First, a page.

Adamson was also a keen motorcyclist and regularly purchased new machines for riding around Fife. His interest extended to the race track where he sponsored British Championship rider Iain Duffus in the late eighties.

Final years

Adamson was married twice. He also had two children, born to his first wife Sandra in 1983 and 1985. In 1996, Adamson split with Sandra and moved to Nashville.[6] There he remarried, and founded his final band, the alternative country band The Raphaels, a duo of Adamson and Nashville songwriter Marcus Hummon.

On 16 December 2001 he was found dead on the floor of a closet in his room at the Best Western Plaza Hotel in Honolulu, Hawaii after committing suicide by hanging.[7] At the time of death he had a blood-alcohol content of 0.279%.[8]

U2's The Edge delivered the eulogy at Adamson's funeral which was held at Carnegie Hall, Dunfermline. He told the mourners that Big Country wrote the songs that he wished U2 could write.

In 2006, Adamson's music achieved an unexpected success when U2 and Green Day covered "The Saints are Coming" as a charity single. The Edge paid tribute to the guitarist by exactly replicating his original solo for the single. The single led to a revival of interest in Adamson's earlier material. Richard Jobson, in an interview with the Sunday Post, said that he was upset Adamson had not been alive to see it.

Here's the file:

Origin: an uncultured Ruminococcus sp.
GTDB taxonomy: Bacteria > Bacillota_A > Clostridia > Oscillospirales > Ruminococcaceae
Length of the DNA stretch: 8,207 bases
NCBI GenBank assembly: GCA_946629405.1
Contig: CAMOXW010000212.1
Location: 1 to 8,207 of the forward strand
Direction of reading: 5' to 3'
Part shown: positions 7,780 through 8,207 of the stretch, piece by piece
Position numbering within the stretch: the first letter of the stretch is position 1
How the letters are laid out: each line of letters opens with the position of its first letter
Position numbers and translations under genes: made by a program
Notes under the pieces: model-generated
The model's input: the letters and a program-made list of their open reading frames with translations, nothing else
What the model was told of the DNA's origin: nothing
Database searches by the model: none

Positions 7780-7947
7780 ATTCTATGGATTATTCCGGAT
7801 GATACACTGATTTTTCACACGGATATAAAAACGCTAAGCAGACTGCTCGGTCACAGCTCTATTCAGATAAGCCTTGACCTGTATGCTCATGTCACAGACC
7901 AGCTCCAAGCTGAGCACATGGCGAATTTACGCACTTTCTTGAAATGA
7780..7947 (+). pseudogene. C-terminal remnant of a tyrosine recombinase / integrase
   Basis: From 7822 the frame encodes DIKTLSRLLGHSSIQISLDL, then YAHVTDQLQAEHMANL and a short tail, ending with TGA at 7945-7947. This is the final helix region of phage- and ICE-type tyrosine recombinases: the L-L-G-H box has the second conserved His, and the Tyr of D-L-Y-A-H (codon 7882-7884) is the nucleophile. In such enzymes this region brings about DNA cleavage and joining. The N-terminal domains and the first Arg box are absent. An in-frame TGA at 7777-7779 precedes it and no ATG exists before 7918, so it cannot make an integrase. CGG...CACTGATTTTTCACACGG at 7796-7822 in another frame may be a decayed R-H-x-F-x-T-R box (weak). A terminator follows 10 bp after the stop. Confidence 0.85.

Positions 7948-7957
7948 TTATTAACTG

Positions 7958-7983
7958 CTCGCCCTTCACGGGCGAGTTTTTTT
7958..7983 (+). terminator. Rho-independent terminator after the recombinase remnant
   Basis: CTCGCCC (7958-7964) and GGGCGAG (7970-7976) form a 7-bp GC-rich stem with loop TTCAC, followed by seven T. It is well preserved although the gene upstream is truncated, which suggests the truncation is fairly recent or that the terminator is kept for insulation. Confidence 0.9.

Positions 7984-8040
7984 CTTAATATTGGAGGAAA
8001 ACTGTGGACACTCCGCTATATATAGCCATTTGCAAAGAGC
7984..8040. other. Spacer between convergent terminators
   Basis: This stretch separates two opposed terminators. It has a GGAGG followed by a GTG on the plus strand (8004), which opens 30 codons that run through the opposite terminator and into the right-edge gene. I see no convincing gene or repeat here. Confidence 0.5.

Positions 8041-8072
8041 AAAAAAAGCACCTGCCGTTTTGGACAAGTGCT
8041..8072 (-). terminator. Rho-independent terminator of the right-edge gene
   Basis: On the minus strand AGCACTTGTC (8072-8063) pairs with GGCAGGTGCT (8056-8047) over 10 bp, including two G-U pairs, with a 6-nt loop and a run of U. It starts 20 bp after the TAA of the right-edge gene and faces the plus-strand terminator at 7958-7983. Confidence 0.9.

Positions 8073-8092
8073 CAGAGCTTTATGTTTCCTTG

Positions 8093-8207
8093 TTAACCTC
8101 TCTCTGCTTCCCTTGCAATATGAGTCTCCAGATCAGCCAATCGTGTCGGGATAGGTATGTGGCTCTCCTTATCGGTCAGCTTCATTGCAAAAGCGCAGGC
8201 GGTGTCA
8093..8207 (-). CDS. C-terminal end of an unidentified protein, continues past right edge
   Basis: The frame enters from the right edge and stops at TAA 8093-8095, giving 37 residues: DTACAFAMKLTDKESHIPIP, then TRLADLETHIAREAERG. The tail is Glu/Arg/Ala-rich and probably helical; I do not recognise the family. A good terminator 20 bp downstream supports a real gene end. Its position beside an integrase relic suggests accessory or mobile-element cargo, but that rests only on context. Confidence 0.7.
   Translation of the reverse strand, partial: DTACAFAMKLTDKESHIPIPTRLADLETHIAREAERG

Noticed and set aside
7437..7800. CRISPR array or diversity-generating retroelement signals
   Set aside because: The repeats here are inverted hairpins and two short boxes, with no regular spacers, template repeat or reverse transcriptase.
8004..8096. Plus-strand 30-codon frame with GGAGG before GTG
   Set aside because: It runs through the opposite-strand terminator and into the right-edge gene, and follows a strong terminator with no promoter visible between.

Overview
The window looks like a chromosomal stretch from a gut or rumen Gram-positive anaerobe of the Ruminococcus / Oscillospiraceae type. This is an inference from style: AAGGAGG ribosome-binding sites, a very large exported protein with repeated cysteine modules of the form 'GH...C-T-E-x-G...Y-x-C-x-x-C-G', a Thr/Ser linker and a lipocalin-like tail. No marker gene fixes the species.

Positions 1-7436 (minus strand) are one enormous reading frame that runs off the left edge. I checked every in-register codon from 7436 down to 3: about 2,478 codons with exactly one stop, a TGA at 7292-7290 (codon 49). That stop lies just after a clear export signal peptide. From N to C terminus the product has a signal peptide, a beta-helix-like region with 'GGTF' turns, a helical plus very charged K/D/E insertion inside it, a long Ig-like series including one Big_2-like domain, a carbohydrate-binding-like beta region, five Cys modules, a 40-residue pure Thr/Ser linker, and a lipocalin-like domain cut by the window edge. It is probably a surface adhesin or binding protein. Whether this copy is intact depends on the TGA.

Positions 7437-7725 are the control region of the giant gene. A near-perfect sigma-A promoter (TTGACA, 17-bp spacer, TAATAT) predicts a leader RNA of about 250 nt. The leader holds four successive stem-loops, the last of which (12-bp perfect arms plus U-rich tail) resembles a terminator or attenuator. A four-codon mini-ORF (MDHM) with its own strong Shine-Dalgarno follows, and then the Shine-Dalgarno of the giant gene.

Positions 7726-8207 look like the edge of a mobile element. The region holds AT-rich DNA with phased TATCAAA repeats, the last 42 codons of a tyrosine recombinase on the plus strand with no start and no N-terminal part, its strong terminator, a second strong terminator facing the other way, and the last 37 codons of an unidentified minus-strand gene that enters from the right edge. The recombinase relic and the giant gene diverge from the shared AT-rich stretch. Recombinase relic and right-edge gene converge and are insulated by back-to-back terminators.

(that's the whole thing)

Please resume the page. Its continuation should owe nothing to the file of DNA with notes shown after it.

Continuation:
Discography

Skids discography
YearTitleLabelNotes
1979Scared to DanceVirgin
Days in Europa
1980The Absolute Game
1981JoyGuitar on Track 5 only.
1982Fanfare
1987Dunfermline: A Collection of the Skids' Finest Moments
2007The Saints Are Coming: The Best of The SkidsEMI/Virgin
Big Country Discography
The Raphaels Discography
YearTitleLabel
2001SupernaturalTrack

Notes

  1. ^ Glen, Allan. Stuart Adamson - In A Big Country. ISBN 10:184697142X. http://www.bigcountryinfo.com/pages/albums/comp_notw.htm. 
  2. ^ Stuart Reid, Rock Star Adamson dies in hotel, The Scotsman, 17 December 2001.
  3. ^ Sean O'Hagan, Jobson's Choice, The Observer, Sunday 20 June 2004.
  4. ^ Simon Goddard, Once more into the valley, The Scotsman, 17 February 2007.
  5. ^ Sean O'Hagan, Jobson's Choice, The Observer, Sunday 20 June 2004.
  6. ^ STARDOM: LIFE AND TIMES OF PUNK HERO, The Scotsman, 18 December 2001.
  7. ^ "Death of rocker Adamson likely suicide, official says | The Honolulu Advertiser | Hawaii's Newspaper". The Honolulu Advertiser. 2001-12-18. http://the.honoluluadvertiser.com/article/2001/Dec/18/ln/ln05a.html. Retrieved 2012-01-02. 
  8. ^ Mike Wade, Autopsy shows star was drunk at time of suicide, The Scotsman, 26 January 2002.

External links